The Problem isn’t Using Multivitamin Supplements, it is Nutrient Inadequacy
Yesterday Chris van Tullekin advised readers that they were wasting their time, and potentially even harming themselves by taking vitamin supplements via BBC News Magazine. Chris started with an example of vitamin A toxicity from eating dog liver. It is true. Eating a bear liver can be toxic because it can contain 18,000 IU per gram (Rodahl & Moore, 1942). But I am digressing, as was Chris, into a discussion of nutrient toxicity from natural overdoses and away from the topic at hand – the wisdom of using dietary supplements to help meet nutrient requirements.
It is wrong to say that if one is healthy and living in a country like the UK that taking multivitamins may shorten your life. The value of using a multivitamin supplement depends upon many factors – the quality of your diet, your health, your age, the environment where you live and work, and your genetics. Many people in developed countries are not consuming recommended amounts of nutrients (Troesch et al, 2012). Multivitamin supplements help people obtain the vitamins and minerals their bodies need (Fulgoni et al, 2011). This is not a recommendation for mega-doses. If your diet is nutritionally adequate, it isn’t necessary to use dietary supplements. But there isn’t any evidence of harm with vitamin intakes below the Tolerable Upper Limit (UL), a concept endorsed by the World Health Organization (WHO) and endorsed by governments in Europe and North America.
Because nutrients are essential for health, supplementation is more important for those with poorer nutrient status. Although Gaziano and colleagues report that physicians - smart, health-savvy men - taking a multivitamin daily had a lower risk of cancer, it isn’t realistic to expect nutrients to act like drugs. Drugs are used to treat, prevent and mitigate disease. Nutrients are needed for cell metabolism. Better nutrition benefits cellular function.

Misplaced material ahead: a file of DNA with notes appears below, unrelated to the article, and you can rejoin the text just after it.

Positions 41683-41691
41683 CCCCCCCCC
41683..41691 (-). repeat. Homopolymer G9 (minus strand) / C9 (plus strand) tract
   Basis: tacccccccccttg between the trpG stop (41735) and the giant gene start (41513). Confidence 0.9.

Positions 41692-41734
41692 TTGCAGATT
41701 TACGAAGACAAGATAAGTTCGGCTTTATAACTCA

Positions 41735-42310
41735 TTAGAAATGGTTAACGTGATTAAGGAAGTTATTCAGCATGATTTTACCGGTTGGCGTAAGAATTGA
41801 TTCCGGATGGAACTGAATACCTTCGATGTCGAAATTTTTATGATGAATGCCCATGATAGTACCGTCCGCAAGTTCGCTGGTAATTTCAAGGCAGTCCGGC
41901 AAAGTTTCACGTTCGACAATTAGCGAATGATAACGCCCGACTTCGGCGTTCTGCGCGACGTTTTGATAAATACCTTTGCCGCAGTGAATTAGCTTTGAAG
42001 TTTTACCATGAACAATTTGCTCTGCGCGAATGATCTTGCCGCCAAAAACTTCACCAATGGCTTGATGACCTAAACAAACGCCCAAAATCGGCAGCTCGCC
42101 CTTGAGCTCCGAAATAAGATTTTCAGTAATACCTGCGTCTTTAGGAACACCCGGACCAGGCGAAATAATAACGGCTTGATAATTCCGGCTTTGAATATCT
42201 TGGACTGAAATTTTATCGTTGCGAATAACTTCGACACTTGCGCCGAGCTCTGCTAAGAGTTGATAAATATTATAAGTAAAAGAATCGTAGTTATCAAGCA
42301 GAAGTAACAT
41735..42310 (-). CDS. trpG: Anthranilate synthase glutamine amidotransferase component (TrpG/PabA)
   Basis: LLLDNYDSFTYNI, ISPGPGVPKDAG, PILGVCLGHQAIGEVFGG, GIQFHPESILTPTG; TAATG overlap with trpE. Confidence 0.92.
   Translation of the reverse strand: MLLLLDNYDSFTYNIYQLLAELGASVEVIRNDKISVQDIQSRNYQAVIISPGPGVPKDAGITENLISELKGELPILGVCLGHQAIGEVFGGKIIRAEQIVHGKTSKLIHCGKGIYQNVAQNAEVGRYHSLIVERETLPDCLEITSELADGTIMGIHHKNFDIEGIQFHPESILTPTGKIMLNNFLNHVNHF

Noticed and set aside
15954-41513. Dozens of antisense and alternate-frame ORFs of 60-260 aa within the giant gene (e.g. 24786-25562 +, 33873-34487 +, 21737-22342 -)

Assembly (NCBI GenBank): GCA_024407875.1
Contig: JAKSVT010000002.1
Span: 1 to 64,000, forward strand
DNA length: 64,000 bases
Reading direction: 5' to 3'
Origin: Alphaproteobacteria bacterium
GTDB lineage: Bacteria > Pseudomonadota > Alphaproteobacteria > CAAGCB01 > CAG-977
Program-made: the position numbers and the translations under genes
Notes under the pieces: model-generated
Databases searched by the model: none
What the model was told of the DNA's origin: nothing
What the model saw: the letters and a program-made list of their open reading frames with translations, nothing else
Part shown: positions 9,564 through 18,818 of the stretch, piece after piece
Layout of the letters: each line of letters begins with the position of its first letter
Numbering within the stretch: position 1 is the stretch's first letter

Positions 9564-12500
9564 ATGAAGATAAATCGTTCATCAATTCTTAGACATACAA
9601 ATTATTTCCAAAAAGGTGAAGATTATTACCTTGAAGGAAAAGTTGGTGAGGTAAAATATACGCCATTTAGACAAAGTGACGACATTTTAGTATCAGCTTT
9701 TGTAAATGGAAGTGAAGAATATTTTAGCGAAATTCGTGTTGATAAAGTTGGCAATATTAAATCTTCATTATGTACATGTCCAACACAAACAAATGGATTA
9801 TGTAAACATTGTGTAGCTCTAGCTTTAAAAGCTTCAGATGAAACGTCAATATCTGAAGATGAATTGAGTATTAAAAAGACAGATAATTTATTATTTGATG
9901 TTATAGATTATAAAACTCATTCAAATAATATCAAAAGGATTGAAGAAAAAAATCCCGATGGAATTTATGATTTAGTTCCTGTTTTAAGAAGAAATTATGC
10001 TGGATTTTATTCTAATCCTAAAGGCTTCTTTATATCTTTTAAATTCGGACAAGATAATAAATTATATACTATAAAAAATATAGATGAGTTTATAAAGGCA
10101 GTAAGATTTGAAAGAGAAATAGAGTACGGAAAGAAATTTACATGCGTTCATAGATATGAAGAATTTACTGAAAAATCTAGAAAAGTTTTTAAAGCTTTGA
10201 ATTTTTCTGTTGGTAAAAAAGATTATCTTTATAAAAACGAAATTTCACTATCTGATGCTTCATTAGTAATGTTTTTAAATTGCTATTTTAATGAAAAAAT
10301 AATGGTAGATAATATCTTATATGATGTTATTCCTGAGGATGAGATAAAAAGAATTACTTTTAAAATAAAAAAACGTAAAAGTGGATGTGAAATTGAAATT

As Dr Wassertheil-Smoller, Professor of epidemiology and population health at Albert Einstein College of Medicine is quoted in the Sioux City Journal with regards to a study of women with invasive breast cancer and the potential role of multivitamin supplements on mortality rates, “Almost all of these women took a multivitamin before they developed breast cancer. So it’s not like we’re saying that once you get breast cancer, you should take multivitamins.” Exactly. Nutrition needs to be part of a life plan, every day, every month, every year.
Nutrient deficiency is the worst. Nutrient inadequacy isn’t optimal. More is not better. If your diet is lacking, then a multivitamin supplement to fill the gap is wise.
When it comes to choosing a multivitamin supplement, the choices can be overwhelming. One suggestion is to choose products from member companies of the Council for Responsible Nutrition (CRN). In addition to following regulations set out by the Food and Drug Administration (FDA) and Food and Trade Commission (FTC) in the US, CRN member companies voluntarily adhere to a strong code of ethics, dosage recommendations and manufacturing standards.
CRN also provides consumers with information on how to read a Dietary Supplement Label.
Rodahl K, Moore T. The vitamin A content and toxicity of bear and seal liver. 1942 Biochem J 37: 166
Troesch B, Hoeft B, McBurney M, Eggersdorfer M, Weber P. Dietary surveys indicate vitamin intakes below recommendations are common in representative Western countries. 2012 Br J Nutr doi:10.1017/S0007114512001801
Fulgoni VL, Keast DR, Bailey RL, Dwyer J. Foods, fortificants, and supplements: where do Americans get their nutrients? 2011 J Nutr doi: 10.3945/jn.111.142257
Gaziano JM, Sesso HD, Christen WG, Bubes V, Smith JP, MacFayden J, Schwartz M, Manson JE, Glynn RJ, Buring JE. Multivitamins in the prevention of cancer in men: The Physicians’ Health Study II randomized controlled trial. 2012 JAMA doi:10.1001/jama.2012.14641
Wassertheil-Smoller S, McGinn AP, Budrys N, Chlebowski R, Ho GY, Johnson KC, Lane DS, Li W, Neuhouser ML, Saquib J, Shikany JM, Song Y, Thomson C. Multivitamin and mineral use and breast cancer mortality in older women with invasive breast cancer in the women’s health initiative. 2013 Breast Cancer Res. Oct 9 Epub ahead of print.